- U.S. News & World Report ranked Regent University as a Top National University among colleges like Harvard, Yale, and Princeton.
- Regent is among the fastest growing universities in the nation. Our enrollment is nearly 11,000 with students from all 50 states and over 90 different countries.
- This fall, Regent will launch a standalone Honors College on its Virginia Beach campus.
- The Princeton Review has ranked Regent’s School of Law Top 5 in the Nation for Professors and Top 35 for Academic Experience.
- In December 2019, Regent earned a 10-year reaffirmation of accreditation from the Southern Association of Colleges and Schools Commission on Colleges.
- Our School of Law has just unveiled the Robertson Center for Constitutional Law.
- Regent is equipping nurses to respond to the COVID-19 pandemic through our Bachelor of Science and Master of Science in Nursing programs.
- Study.com ranked Regent as the #1 Best Accredited Online College in 2020.
- The Military Times ranked Regent among the Top 10 Best for Vets Colleges.
Chairman of Regent’s Board of Trustees Phil Walker provided a video greeting on behalf of the board, reminding graduates: “Your degree represents hard work and dedication to a worthy goal!”
Robertson then introduced the keynote speaker Mr. Eric Metaxas. Metaxas, an internationally renowned author and speaker, has penned numerous No. 1 New York Times bestselling books.
Metaxas asked, “Do you believe that all things work together for good for all those who love the Lord and are called according to his purposes?” He challenged graduates to trust that God has this current situation and each graduate’s future under control. “The Lord is a God of history and He is never caught off guard!”
Following the keynote address, Dr. Gerson Moreno-Riaño, executive vice president for Academic Affairs, carried out the recognition of honors. Graduates who earned joint degrees were also recognized.
Robertson then pronounced his charge to graduates. After which, he introduced Sabrina Matera Ozorio Estrella, from the Robertson School of Government (M.A. in National Security Studies – Cybersecurity Policy), to deliver the student reflections and response charge from the chancellor. Addressing the chancellor and faculty, she said, “Thank you for instilling in us a spirit of integrity.”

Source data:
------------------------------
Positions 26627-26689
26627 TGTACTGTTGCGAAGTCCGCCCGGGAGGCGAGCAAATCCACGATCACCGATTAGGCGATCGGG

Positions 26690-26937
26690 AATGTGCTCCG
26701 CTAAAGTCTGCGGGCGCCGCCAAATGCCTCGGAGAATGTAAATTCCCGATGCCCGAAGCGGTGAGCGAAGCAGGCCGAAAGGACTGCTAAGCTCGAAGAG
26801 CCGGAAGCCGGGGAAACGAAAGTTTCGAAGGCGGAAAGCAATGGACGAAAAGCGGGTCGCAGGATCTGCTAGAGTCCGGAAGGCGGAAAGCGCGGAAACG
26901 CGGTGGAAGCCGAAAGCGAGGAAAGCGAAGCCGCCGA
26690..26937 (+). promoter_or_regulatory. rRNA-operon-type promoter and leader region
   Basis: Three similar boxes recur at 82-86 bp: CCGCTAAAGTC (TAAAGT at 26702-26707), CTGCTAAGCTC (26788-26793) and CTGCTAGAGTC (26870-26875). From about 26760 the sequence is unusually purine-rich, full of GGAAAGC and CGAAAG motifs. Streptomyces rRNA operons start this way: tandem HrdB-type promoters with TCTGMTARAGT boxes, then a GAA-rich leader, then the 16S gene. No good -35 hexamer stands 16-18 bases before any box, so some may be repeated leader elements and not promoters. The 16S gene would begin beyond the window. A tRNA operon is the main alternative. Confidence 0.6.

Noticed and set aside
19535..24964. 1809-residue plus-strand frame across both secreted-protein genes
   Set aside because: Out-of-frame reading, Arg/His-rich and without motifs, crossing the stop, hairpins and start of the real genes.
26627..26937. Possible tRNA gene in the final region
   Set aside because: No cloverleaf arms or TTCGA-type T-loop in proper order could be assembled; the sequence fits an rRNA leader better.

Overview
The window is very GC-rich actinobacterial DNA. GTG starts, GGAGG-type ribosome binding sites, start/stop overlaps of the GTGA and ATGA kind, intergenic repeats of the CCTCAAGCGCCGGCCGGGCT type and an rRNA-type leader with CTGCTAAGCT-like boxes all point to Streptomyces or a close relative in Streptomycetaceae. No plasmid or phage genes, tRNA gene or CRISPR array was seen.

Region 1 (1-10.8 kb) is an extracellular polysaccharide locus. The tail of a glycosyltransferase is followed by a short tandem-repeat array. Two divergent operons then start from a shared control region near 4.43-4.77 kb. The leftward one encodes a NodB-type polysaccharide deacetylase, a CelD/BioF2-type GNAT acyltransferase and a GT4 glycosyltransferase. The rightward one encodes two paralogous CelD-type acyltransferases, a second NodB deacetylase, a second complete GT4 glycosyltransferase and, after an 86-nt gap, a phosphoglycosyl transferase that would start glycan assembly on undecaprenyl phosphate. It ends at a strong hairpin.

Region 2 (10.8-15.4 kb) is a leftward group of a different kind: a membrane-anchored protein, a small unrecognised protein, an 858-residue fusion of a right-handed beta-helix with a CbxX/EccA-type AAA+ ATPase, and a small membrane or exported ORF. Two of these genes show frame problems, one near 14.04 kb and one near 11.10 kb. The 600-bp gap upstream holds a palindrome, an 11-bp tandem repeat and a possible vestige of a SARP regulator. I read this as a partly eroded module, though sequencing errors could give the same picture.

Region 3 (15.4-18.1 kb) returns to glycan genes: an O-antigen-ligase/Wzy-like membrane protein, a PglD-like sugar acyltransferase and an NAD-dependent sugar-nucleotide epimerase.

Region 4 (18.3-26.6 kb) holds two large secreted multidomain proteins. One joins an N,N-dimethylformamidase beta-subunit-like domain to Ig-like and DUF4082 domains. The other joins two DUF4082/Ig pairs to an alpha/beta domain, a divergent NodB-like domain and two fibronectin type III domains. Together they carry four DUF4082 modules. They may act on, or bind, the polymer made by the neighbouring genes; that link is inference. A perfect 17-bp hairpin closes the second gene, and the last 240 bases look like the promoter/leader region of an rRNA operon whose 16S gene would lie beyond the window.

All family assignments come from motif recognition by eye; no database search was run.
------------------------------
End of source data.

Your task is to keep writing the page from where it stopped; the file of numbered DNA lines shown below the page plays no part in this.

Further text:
Estrella’s message was based on this year’s inspired scripture: Yet in all these things we are more than conquerors through Him who loved us (Romans 8:37). She challenged her class to “never surrender” and confidently declared: “We will overcome.”
Moreno-Riaño returned to the lectern for the presentation of graduates and conferring of degrees with Robertson and the deans and directors of each school and college.
Following the presentation of graduates and conferring degrees, Robertson exclaimed, “Congratulations, graduates!” — the traditional verbal cue for the release of confetti and balloons. This also marked the start of a celebration video, while simultaneously, university leaders on the platform sang the official Regent University song: Regent, Host of Faith & Learning.
Robertson closed the commencement ceremony with a touching benediction, followed by: “And now the reading of names!”
Each graduate’s name was read aloud as their name appeared on the screen accompanied with their photograph. Graduates were able to follow along and capture the moment their name was read. Angelia Boothe Cooper (DIV ’20) was included in the reading of the names and awarded a posthumous degree.
“Our I.T. and Media teams, as well as countless other Regent teams, were eager to help make this year’s graduation extra special,” said Jonathan Harrell, assistant vice president, Information Technology. “We spent many hours and late nights preparing for this day because our graduates and their hard work matter immeasurably. At the end of the day, we hope the Regent Class of 2020 knows that we are with them, cheering them on, and that they really are world changers.”
ABOUT REGENT UNIVERSITY
Founded in 1978, Regent University has nearly 11,000 students studying on its 70-acre campus in Virginia Beach, Virginia, and online around the world. The university offers associate, bachelor’s, master’s and doctoral degrees from a Christian perspective in 135+ program areas including business, communication and the arts, cybersecurity and technology, divinity, education, government, law, leadership, nursing and healthcare, and psychology. Currently, Regent University is ranked among top national universities by U.S. News & World Report and is one of only 23 universities nationally to receive an “A” rating for its comprehensive liberal arts core curriculum. In its 2020 “Best Online Programs” rankings, Regent University’s College of Arts & Sciences (CAS) again scored #1 for “Best Online Bachelor’s Programs” among Virginia schools, the eighth year in a row that Regent has earned the top position. The university also earned its 10-year reaffirmation of accreditation from the Southern Association of Colleges and Schools Commission on Colleges, the highest level that a university can be awarded from that organization.